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Theoretical Economics Letters** Vol.4 No.6(2014), Article
ID:47303,9
pages
DOI:10.4236/tel.2014.46061

Trade, Technology, Income Distribution and Growth

Hernando Zuleta, Luiza Pogorelova

Economics Department, Universidad de los Andes, Bogotá, Colombia

Email: h.zuleta@uniandes.edu.co

Copyright © 2014 by authors and Scientific Research Publishing Inc.

This work is licensed under the Creative Commons Attribution International License (CC BY).

http://creativecommons.org/licenses/by/4.0/

Received 28 April 2014; revised 25 May 2014; accepted 23 June 2014

Abstract

The standard Hecksher-Ohlin model predicts that trade liberalization leads to a decline in the rate of return of the scarce factor of production. However, the empirical evidence of the falling labor share in some developing countries contrasts with the theory. We show that if a simple change in technology is introduced into the standard model, conditions exist for the rate of return of the scarce factor of production to increase. In particular, the price of the exported good and the amount of capital the country owns can serve as determinants whether the rate of return of the abundant factor will increase.

Keywords

Biased Technological Change, International Trade, Heckscher-Ohlin Model, Factor Income Shares, Economic Growth

1. Introduction

It has been documented that in different countries all across the world labor shares have been going down for the last decades (see Blanchard [1] , Jones [2] , Glyn [3] , Bental and Demougin [4] and Zuleta [5] among others). Bai and Qian [6] investigate the decline in labor share in China for the period 1995-2007 after its stable previous growth. Harrison [7] investigates the effect of globalization on labor shares and claims that labor shares in developing countries fell over the 1960 to 1997 period. This evidence of falling labor shares in developing countries contrasts with the predictions of the Heckscher-Ohlin theory.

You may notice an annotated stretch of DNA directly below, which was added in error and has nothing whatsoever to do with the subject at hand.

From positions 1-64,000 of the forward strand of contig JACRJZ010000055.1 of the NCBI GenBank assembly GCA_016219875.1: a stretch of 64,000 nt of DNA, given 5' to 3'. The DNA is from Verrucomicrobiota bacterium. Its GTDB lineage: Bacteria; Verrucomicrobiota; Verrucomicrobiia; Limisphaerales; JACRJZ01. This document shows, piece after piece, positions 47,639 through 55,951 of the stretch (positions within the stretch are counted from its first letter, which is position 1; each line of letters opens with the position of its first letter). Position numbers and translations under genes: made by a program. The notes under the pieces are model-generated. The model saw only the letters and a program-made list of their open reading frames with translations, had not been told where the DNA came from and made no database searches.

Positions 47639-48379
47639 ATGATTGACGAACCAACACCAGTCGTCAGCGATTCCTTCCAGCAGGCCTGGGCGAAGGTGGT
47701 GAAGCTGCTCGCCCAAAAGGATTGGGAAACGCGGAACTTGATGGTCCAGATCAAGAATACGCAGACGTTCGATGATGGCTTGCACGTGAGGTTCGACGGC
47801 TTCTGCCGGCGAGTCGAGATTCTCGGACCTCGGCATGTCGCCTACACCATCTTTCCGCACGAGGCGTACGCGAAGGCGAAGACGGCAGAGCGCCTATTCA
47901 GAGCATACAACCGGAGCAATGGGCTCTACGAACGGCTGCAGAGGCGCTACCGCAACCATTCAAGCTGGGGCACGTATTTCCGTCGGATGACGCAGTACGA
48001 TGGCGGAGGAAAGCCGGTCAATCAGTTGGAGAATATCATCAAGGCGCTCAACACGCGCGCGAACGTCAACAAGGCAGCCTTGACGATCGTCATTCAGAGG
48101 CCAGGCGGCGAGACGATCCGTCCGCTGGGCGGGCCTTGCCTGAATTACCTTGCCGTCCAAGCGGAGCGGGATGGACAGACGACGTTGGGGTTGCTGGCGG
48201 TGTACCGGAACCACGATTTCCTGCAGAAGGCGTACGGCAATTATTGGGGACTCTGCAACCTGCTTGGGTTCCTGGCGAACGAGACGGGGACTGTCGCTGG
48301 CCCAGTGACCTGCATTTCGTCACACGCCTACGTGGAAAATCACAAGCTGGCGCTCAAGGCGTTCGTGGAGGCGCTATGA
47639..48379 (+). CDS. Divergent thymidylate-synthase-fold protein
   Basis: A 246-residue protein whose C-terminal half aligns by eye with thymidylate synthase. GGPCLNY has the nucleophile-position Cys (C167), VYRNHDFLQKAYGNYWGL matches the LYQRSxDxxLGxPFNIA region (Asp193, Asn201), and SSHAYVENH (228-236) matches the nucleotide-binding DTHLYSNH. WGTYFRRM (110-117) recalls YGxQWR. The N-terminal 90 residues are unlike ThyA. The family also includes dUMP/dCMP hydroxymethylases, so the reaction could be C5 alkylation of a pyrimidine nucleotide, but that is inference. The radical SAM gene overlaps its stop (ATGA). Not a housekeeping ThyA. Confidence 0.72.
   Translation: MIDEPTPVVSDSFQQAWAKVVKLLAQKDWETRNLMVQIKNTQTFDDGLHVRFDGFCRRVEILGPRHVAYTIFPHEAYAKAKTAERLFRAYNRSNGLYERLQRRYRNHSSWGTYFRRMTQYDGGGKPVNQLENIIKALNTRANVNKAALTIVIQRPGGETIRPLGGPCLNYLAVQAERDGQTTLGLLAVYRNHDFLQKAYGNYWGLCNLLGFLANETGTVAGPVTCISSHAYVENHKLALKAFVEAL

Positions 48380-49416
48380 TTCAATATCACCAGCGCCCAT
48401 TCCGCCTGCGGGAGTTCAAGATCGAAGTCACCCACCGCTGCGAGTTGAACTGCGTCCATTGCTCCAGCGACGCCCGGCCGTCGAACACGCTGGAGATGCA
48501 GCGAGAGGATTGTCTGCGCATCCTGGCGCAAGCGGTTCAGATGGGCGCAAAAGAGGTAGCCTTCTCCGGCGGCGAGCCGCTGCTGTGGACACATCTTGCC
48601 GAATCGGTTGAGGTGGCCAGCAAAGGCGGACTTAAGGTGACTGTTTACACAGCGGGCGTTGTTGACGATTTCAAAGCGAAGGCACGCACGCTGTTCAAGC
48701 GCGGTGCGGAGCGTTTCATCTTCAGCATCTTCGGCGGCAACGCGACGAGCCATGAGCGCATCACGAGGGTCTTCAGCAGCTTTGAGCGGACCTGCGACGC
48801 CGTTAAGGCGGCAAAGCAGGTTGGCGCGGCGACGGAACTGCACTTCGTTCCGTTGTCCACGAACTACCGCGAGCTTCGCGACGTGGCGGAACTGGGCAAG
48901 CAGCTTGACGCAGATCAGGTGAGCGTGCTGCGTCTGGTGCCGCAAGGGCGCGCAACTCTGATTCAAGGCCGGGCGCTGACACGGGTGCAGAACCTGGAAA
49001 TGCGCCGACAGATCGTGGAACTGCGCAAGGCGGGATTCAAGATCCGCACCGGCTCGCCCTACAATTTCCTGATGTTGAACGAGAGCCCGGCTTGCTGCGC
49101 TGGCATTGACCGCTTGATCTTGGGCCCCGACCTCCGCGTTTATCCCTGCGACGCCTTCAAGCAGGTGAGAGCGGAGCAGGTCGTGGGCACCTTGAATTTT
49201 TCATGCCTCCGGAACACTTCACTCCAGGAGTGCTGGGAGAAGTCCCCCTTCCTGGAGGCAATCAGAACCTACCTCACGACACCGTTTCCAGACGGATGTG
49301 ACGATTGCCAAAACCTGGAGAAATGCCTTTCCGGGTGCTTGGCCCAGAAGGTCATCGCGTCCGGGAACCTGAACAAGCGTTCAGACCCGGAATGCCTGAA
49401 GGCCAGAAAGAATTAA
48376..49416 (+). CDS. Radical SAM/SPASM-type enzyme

Theoretical technology-related explanations have been offered for such a change in factor income shares. For example, Zuleta [8] and Peretto and Seater [9] model the change in factor shares as being induced by endogenous technological progress, which leads, depending on the parameters and initial conditions, to the reduction or full elimination of non-reproducible factors of production (e.g. unskilled labor).

Similar to the previous literature we relate relative supplies of factors, technology and trade. However, we use a different setting. In particular, we consider a general production function and we refer to reproducible factors in general and not only to skilled labor. In this setting, we explain why trade may increase the income share of scarce factors and connect the behavior of human capital shares to economic growth. We show that trade liberalization in a developing economy can cause labor saving innovation, which, in its turn, increases the return to reproducible factors and fosters economic growth.

We consider an economy with two goods, A and B, two factors of production, one reproducible and one not reproducible, and two technologies for the production of good A, α and β, α being more capital intensive. For ease of presentation, we denote the factors by K (capital) and L (labor) respectively. The production of good B is relatively labor intensive. The choice of technology is costless and depends on the capital-labor ratio of the country, k. We assume that in the state of autarky the economy is relatively capital-scarce and chooses technology β. In these circumstances, trade opening increases the capital-labor ratio of sector A up to a point where it induces a switch in production technology from β to α. In this case, contrary to the original Heckscher-Ohlin model, the return to the scarce factor (capital) may increase after trade liberalization. Finally, the increase in the human capital share may be accompanied by economic growth because it augments the return to human capital as well as the incentives to invest.